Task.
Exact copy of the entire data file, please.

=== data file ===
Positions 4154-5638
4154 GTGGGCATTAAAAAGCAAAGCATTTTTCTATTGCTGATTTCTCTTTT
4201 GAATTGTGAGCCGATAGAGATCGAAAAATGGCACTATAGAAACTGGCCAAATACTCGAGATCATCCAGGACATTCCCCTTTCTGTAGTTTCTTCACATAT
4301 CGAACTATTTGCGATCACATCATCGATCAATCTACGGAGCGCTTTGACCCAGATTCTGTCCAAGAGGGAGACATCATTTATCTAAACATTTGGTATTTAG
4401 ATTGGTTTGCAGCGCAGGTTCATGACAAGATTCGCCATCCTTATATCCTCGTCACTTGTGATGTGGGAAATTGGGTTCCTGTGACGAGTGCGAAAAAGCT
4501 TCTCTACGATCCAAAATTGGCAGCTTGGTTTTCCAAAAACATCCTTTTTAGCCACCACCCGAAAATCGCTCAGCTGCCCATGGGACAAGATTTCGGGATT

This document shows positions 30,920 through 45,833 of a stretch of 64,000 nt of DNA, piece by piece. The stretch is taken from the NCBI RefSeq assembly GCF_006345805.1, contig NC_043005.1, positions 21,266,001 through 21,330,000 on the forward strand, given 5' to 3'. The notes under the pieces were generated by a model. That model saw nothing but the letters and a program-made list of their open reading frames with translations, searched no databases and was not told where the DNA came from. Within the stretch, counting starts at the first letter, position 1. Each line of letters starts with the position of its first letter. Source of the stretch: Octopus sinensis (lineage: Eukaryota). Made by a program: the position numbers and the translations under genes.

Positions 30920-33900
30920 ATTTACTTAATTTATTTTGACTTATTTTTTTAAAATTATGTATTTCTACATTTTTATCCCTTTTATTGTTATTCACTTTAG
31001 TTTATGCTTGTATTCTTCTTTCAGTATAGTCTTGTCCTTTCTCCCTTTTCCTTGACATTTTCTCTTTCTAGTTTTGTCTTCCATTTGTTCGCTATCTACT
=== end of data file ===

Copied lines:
Positions 4154-5638
4154 GTGGGCATTAAAAAGCAAAGCATTTTTCTATTGCTGATTTCTCTTTT
4201 GAATTGTGAGCCGATAGAGATCGAAAAATGGCACTATAGAAACTGGCCAAATACTCGAGATCATCCAGGACATTCCCCTTTCTGTAGTTTCTTCACATAT
4301 CGAACTATTTGCGATCACATCATCGATCAATCTACGGAGCGCTTTGACCCAGATTCTGTCCAAGAGGGAGACATCATTTATCTAAACATTTGGTATTTAG
4401 ATTGGTTTGCAGCGCAGGTTCATGACAAGATTCGCCATCCTTATATCCTCGTCACTTGTGATGTGGGAAATTGGGTTCCTGTGACGAGTGCGAAAAAGCT
4501 TCTCTACGATCCAAAATTGGCAGCTTGGTTTTCCAAAAACATCCTTTTTAGCCACCACCCGAAAATCGCTCAGCTGCCCATGGGACAAGATTTCGGGATT

This document shows positions 30,920 through 45,833 of a stretch of 64,000 nt of DNA, piece by piece. The stretch is taken from the NCBI RefSeq assembly GCF_006345805.1, contig NC_043005.1, positions 21,266,001 through 21,330,000 on the forward strand, given 5' to 3'. The notes under the pieces were generated by a model. That model saw nothing but the letters and a program-made list of their open reading frames with translations, searched no databases and was not told where the DNA came from. Within the stretch, counting starts at the first letter, position 1. Each line of letters starts with the position of its first letter. Source of the stretch: Octopus sinensis (lineage: Eukaryota). Made by a program: the position numbers and the translations under genes.

Positions 30920-33900
30920 ATTTACTTAATTTATTTTGACTTATTTTTTTAAAATTATGTATTTCTACATTTTTATCCCTTTTATTGTTATTCACTTTAG
31001 TTTATGCTTGTATTCTTCTTTCAGTATAGTCTTGTCCTTTCTCCCTTTTCCTTGACATTTTCTCTTTCTAGTTTTGTCTTCCATTTGTTCGCTATCTACT